KAMPALA – The Ministry of Gender, Labour and Social Development has launched government’s National Single Registry for Social Protection. This ushers in a new dawn of planning, implementation and monitoring of social protection programmes in the country.
The Registry is a digital platform that consolidates information on all the social security schemes in the country for purposes of improved coordination.
The Minister of Gender, Labour and Social Development Frank Tumwebaze said today that the facility had already incorporated Management Information Systems (MISs) of the Social Assistance Grants for Empowerment (SAGE) with data of over 304,000 beneficiaries and the Northern Uganda Social Action Fund (NUSAF-3).
The other interventions onboard are Orphans and Vulnerable Children (OVC) and the Gender Based Violence (GBV) database, Tumwebaze said during the launch at Imperial Royale Hotel in Kampala.
“This platform will assist government eliminate duplication and ensure proper planning and coordination of social protection interventions, while allowing data sharing which has all been addressed through data privacy agreements and ensuring data privacy,” the minister said.
He added that the system has been built with the ability to allow the incorporation of new social protection interventions and programmes as they get developed. He implored other social protection programmes to link to the Single Registry for shared benefits.
The Permanent Secretary Aggrey David Kibenge noted that the development of the National Single Registry is anchored on the Social Protection Policy (2015), the Uganda Vision 2040 and the National Development Plan III which underscore the importance of social protection in addressing risks and vulnerabilities.
“Through this system, we are able to consolidate, store, and share data and information across the various social protection programmes,” Kigenge said.
He revealed that work has been ongoing for the last three years through a multi-stakeholder collaboration across government.
The collaboration comprised among others, The National Identification and Registration Authority (NIRA) for the verification of social protection beneficiaries; the Uganda National Bureau of Statistics (UBOS) for use of a single geo-master list of administrative units in the country, the National IT Authority – Uganda (NITA-U) for integration of IT Services and Office of the Prime Minister to integrate the NUSAF MIS and the Monitoring and Evaluation Framework.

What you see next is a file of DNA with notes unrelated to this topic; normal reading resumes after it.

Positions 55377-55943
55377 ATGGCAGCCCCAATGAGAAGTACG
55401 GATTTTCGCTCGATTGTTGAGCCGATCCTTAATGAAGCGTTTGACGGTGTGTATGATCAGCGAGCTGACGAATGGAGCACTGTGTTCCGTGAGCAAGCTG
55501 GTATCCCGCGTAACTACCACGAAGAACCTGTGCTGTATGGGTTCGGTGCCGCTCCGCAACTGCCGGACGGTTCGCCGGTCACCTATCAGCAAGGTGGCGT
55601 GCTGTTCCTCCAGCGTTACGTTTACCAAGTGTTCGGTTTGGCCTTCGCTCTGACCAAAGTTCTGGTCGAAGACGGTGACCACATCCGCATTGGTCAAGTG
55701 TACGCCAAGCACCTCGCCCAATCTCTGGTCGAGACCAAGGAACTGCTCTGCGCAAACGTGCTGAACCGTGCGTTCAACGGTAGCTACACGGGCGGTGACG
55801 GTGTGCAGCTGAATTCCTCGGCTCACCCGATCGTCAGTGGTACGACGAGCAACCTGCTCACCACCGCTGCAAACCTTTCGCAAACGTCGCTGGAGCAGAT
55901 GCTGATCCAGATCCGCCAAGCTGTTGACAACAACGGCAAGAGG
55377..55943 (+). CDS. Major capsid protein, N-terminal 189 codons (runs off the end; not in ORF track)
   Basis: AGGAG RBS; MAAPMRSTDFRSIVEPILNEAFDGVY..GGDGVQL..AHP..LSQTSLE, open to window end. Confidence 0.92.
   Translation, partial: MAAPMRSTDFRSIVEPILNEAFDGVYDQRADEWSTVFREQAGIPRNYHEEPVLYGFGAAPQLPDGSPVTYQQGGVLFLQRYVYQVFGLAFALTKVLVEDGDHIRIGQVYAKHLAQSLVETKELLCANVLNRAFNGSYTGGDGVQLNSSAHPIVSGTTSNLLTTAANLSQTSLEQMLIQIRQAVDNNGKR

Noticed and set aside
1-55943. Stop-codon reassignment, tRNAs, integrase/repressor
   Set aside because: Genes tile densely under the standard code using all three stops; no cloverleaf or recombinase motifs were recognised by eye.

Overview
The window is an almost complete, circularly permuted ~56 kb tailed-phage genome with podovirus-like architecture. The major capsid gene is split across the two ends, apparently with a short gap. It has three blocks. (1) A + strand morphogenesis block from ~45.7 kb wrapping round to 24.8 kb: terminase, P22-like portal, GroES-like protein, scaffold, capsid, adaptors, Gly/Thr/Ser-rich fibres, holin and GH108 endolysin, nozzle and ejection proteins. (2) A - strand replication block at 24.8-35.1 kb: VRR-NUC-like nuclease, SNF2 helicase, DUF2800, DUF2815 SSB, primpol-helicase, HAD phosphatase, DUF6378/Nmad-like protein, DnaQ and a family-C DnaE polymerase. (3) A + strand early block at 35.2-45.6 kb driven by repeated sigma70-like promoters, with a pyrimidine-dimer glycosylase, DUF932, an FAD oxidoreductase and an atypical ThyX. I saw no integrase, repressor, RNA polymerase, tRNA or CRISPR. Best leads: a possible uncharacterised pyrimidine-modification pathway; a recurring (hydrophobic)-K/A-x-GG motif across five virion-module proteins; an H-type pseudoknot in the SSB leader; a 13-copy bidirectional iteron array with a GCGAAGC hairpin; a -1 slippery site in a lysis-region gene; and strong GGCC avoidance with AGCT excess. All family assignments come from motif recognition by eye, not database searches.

He said they had also worked closely with the World Food Programme (WFP) that have done tremendous work in developing and maintaining a community register in the Karamoja Region.
He outlined the benefits of the Registry to include; creating order, better coordination in the sector and ensure that resources are channelled to where they are most deserved, ability to identify and prevent benefit fraud and double dipping, applying a potentially more equitable approach to distributing resources based on objective and comparable information, and enabling an assessment of the effectiveness, impact and sustainability of social protection interventions.
DFID/UKAID, Irish Aid; the World Bank and the World Food Programme (WFP) were commended for providing the necessary technical, financial and human resources that enabled the development of the Registry.
The event was attended by among others the British High Commissioner, the Deputy Ambassador Embassy of the Republic of Ireland who is also the Chairperson Social Protection Donor Group, the Country Manager, the World Bank Group, Country Representative, World Food Programme, Deputy Representative, UNICEF and the Permanent Secretary, Office of the Prime Minister.
The Executive Directors of National Information Technology Authority – Uganda, Uganda Bureau of Statistics, National Identification and Registration Authority and Uganda Retirements Benefits Regulatory Authority also attended.
In 2015, Cabinet approved the National Social Protection Policy and alongside it a Programme Plan of Interventions to enhance coordination and reducing duplication in service delivery.